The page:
Samui Wining & Dining
Whai 's in a Name?

When it comes to restaurant names, you don’t need a sense of humour, but it helps!


20Pukeura is a tiny township on New Zealand’s South Island. It’s actually a Maori name, and it’s pronounced ‘Pookie-ura’ – ‘Pookie’ for short. And when Peter and Justine Salter decided to open up a pub next to the local highway, naturally enough they named it the ‘Pookie Pub’, after the town. Except that, unfortunately, it’s actually written ‘Puke Pub’. Mind you, they do seem to have an out-there sense of humour, because the pub’s restaurant only sells one item – roadkill. It specializes in local ‘wild food’ and ‘Roadkill of the Day’ heads the menu – as in, ‘you kill it, we’ll grill it.’ There are also Bambi Burgers. Plus Volvo Venison, Headlight Delight and Gag ‘n Bag. But the Puke Pub’s speciality is possums. Salter serves his possums in pies, or cooked up into a dish called ‘Guess the Mess’. And they’ve won prizes, too. In the national ‘Wild Food Challenge’, the Puke Pub came in third, with ‘Baked Back Legs of Possum served with Mint Sauce’. The dish was bashfully named ‘Chicken of the Forest’, because it looked just like chicken drumsticks.

      I suppose that you’d have to consider the Puke Pub some kind of theme restaurant. It certainly seems to have an integrated concept, even though I’m not entirely sure quite what it is! But, when it comes to names, we need to move a bit further west before we find ourselves neck-deep in silly ones. I think it’s because America is just so big, and it has so many millions of restaurants, that the spirit of competition urges their restaurateurs to all go just that bit further. Well, I think that’s the reason!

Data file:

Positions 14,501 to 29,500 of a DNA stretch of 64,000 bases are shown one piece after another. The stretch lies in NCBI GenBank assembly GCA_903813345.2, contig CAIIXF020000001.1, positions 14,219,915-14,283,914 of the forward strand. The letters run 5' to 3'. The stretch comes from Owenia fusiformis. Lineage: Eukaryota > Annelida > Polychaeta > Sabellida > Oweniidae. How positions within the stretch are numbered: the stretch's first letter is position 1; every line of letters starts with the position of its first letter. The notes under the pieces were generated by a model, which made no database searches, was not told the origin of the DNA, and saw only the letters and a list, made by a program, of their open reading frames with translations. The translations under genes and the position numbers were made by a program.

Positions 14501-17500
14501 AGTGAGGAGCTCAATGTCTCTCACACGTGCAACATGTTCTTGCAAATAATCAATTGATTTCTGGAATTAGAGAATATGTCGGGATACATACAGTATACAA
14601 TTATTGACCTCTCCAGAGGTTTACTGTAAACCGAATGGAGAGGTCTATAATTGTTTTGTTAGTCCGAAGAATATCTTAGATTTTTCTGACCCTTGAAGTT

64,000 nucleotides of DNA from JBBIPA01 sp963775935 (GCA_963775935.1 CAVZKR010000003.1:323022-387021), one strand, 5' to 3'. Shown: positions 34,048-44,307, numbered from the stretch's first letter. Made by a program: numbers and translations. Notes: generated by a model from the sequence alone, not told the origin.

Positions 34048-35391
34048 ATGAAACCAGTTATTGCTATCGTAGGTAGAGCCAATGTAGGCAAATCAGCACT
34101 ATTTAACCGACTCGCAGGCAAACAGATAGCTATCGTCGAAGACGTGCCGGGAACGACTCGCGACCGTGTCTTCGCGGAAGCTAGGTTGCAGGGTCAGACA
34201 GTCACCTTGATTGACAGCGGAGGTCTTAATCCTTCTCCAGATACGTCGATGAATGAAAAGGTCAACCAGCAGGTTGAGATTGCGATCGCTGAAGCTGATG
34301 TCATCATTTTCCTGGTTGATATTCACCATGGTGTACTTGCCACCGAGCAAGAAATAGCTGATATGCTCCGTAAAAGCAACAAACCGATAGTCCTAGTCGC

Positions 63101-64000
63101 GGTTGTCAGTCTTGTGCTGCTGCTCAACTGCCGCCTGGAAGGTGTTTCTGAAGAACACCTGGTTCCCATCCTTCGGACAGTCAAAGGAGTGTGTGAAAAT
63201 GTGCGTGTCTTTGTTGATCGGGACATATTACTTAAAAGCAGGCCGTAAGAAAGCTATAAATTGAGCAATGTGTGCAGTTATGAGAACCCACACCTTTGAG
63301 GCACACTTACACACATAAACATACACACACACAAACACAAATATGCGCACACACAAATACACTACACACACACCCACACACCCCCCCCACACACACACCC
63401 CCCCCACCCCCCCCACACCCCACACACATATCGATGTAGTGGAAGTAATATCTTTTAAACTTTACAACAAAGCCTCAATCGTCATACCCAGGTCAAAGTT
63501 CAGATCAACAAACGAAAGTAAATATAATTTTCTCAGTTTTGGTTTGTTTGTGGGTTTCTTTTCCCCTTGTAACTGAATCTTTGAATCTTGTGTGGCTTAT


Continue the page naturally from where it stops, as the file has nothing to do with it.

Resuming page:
Whatever it is, California has more than its fair share. Take the restaurant that’s next to San Francisco’s Greyhound bus terminal, for example. It’s called, somewhat tongue in cheek, ‘The Terminal Lunch’. And, heading down to Venice Beach, we come across the enigmatically titled, ‘Mo Betta Meat-E Burga’. Soul food, move over! But my particular favourite here is the Mongolian restaurant that’s in Los Angeles, which is presumably run by a person of the Jewish persuasion. The name? Genghis Cohen.

      And if you’d expect New York to have one or two flippantly-titled eateries, then you’d be right. ‘Billy’s Slurp ‘n Burp’ quite tickles my fancy. As does the similarly-themed ‘Squat and Gobble’, which I’m glad is food-related. But I have to smile at the downtown fish ‘n chip shop that’s named ‘A Salt and Battery’, because that’s almost elegant, if not hugely original.

      Which leads us straight into puns, and when it comes to punned-up restaurant names, there there’s a positive plethora of them. Skipping daintily across the length and breadth of the USA – and that’s no mean feat – we discover seafood restaurants with names such as ‘The Boston Sea Party’, ‘The Contented Sole’,

      ‘Maine-ly Lobster’ and ‘Wholly Mackerel!’ Plus, of course, more than a few simply named ‘Something Fishy’.

      ‘The Melting Pot’ is a restaurant chain that specialised in fondue dishes, and a chain of sandwich shops bears the title, ‘Lox, Stock and Bagel’. There’s the Italian restaurant, ‘Pastabilities’, and the little diner hidden away in Yellowstone National Park, ‘Off the Eaten Track’. ‘The Crepevine’ sells ... well, guess what, and the same goes for ‘For Heaven’s Cakes’.